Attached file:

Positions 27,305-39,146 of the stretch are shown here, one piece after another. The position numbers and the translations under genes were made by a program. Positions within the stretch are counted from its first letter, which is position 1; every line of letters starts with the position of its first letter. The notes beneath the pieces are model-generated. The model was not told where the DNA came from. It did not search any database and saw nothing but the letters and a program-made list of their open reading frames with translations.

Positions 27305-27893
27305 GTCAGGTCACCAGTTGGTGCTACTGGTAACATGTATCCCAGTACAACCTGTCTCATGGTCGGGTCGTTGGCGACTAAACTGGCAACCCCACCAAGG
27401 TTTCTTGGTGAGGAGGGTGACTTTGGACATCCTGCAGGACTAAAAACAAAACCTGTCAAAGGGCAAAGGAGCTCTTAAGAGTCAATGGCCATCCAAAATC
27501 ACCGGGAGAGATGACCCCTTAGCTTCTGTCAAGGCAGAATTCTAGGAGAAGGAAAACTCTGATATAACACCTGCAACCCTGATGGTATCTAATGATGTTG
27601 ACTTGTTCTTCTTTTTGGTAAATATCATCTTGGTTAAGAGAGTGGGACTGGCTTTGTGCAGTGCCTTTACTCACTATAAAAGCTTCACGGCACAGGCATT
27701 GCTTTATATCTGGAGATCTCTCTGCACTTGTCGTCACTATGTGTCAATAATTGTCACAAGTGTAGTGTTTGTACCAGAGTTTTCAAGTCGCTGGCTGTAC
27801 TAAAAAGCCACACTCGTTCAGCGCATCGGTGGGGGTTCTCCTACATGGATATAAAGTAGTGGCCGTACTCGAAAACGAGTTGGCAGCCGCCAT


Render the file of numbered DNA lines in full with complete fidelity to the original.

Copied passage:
Positions 27,305-39,146 of the stretch are shown here, one piece after another. The position numbers and the translations under genes were made by a program. Positions within the stretch are counted from its first letter, which is position 1; every line of letters starts with the position of its first letter. The notes beneath the pieces are model-generated. The model was not told where the DNA came from. It did not search any database and saw nothing but the letters and a program-made list of their open reading frames with translations.

Positions 27305-27893
27305 GTCAGGTCACCAGTTGGTGCTACTGGTAACATGTATCCCAGTACAACCTGTCTCATGGTCGGGTCGTTGGCGACTAAACTGGCAACCCCACCAAGG
27401 TTTCTTGGTGAGGAGGGTGACTTTGGACATCCTGCAGGACTAAAAACAAAACCTGTCAAAGGGCAAAGGAGCTCTTAAGAGTCAATGGCCATCCAAAATC
27501 ACCGGGAGAGATGACCCCTTAGCTTCTGTCAAGGCAGAATTCTAGGAGAAGGAAAACTCTGATATAACACCTGCAACCCTGATGGTATCTAATGATGTTG
27601 ACTTGTTCTTCTTTTTGGTAAATATCATCTTGGTTAAGAGAGTGGGACTGGCTTTGTGCAGTGCCTTTACTCACTATAAAAGCTTCACGGCACAGGCATT
27701 GCTTTATATCTGGAGATCTCTCTGCACTTGTCGTCACTATGTGTCAATAATTGTCACAAGTGTAGTGTTTGTACCAGAGTTTTCAAGTCGCTGGCTGTAC
27801 TAAAAAGCCACACTCGTTCAGCGCATCGGTGGGGGTTCTCCTACATGGATATAAAGTAGTGGCCGTACTCGAAAACGAGTTGGCAGCCGCCAT